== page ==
Some people now-a-days advertise their cub-hunting meets, but I think it is a bad plan, because cub-hunting is for the instruction of the young hounds, and the fewer people you have out with you, at any rate during the earlier stages of it, the better. It may, however, save a little trouble in sending round to the landowners and farmers where you are going, and who of course must be informed.
In cub-hunting remember that not only your young hounds have to be trained, but your two and three year old hunters, in which the pack should always be strong, have to be looked after and kept up to their work, which is of the greatest possible importance to the pack.
It is better not to take hounds into thick big woodlands until the undergrowth has fallen a bit. Hounds cannot so well, until it has fallen, force their way through it, the heat chokes them. They get dispirited and exhausted, and in well-rided woods young hounds may take to skirtling.
In cub-hunting rout out your litters well. Let your hounds find their fox themselves, and when they find keep quite quiet. This applies also to the whippers-in. Let them stick to him and let the others go. The more cubs you kill the steadier will your young hounds be, but do not murder a lot of foxes in one place. A brace of well-killed cubs will do your hounds more good than a dozen mopped up ones. It is better to return another day and kill a brace more if it is necessary. It is best always to draw those places where you know there are litters. If cubs go to ground, dig them. It teaches your young hounds to mark them to ground.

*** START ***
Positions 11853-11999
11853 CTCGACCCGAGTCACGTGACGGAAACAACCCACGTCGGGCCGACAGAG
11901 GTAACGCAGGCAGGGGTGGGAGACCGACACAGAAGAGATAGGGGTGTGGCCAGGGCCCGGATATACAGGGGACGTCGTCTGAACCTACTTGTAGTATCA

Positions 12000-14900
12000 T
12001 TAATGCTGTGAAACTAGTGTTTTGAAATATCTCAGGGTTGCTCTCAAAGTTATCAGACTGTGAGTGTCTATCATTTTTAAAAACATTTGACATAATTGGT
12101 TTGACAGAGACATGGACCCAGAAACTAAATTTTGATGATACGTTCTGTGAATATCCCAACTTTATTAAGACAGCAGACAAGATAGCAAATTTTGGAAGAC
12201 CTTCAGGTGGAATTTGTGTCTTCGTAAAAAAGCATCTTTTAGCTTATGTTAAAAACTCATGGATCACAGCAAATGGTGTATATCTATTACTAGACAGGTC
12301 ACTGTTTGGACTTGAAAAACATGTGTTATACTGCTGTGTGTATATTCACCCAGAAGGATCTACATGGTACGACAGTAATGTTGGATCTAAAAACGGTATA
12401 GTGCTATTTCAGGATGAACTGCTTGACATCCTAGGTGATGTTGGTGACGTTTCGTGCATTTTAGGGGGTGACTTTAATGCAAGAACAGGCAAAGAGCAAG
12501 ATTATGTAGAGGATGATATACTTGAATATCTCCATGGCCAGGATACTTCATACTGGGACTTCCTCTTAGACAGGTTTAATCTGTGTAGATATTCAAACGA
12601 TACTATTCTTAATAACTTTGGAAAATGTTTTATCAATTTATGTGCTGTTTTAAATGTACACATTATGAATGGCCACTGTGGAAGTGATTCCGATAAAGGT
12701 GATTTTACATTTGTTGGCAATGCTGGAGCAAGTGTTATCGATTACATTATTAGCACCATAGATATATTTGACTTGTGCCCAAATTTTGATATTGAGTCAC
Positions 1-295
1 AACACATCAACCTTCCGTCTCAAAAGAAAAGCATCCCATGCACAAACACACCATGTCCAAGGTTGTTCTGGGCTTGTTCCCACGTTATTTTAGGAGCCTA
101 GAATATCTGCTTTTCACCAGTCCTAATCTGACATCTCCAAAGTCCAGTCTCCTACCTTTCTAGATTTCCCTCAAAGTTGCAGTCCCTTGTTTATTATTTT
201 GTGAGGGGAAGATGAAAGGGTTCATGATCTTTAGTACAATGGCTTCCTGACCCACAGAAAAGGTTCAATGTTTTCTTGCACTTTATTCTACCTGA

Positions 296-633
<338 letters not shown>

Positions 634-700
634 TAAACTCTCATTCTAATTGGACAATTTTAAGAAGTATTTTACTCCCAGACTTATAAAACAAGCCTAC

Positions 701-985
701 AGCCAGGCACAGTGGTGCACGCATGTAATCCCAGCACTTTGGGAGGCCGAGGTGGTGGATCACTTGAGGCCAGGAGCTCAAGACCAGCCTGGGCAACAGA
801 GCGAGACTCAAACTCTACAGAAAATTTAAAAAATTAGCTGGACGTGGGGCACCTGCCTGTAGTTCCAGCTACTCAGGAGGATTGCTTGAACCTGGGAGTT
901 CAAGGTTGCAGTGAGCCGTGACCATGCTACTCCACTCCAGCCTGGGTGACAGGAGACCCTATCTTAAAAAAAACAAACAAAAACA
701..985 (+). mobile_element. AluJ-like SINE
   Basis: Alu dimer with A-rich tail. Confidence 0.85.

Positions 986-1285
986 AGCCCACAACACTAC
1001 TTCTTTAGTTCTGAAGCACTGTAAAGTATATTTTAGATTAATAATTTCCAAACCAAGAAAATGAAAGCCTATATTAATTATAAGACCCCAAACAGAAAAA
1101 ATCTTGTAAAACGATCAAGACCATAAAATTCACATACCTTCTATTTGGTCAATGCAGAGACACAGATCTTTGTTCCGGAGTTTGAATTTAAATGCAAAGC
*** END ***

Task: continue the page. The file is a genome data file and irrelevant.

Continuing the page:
In an enclosed country never let them into the open till nearly the end of cub-hunting, because whippers-in cannot get to them readily and they may get into mischief. When you do let them go, if they get on the line of an old fox, do not stop them if you desire to do so, till they get to some natural obstacle, such as a park wall, or throw up of themselves. Stopping them is likely to discourage them.
Teach your hounds to trust to themselves, and when you do assist them do so in such a way that they do not perceive it. It is a pitiful thing to see hounds staring up helplessly at their huntsman the moment they get into difficulties.
You must, of course, encourage hounds, but mind how you do it. With too much encouragement, you may make them speak to anything or nothing at all.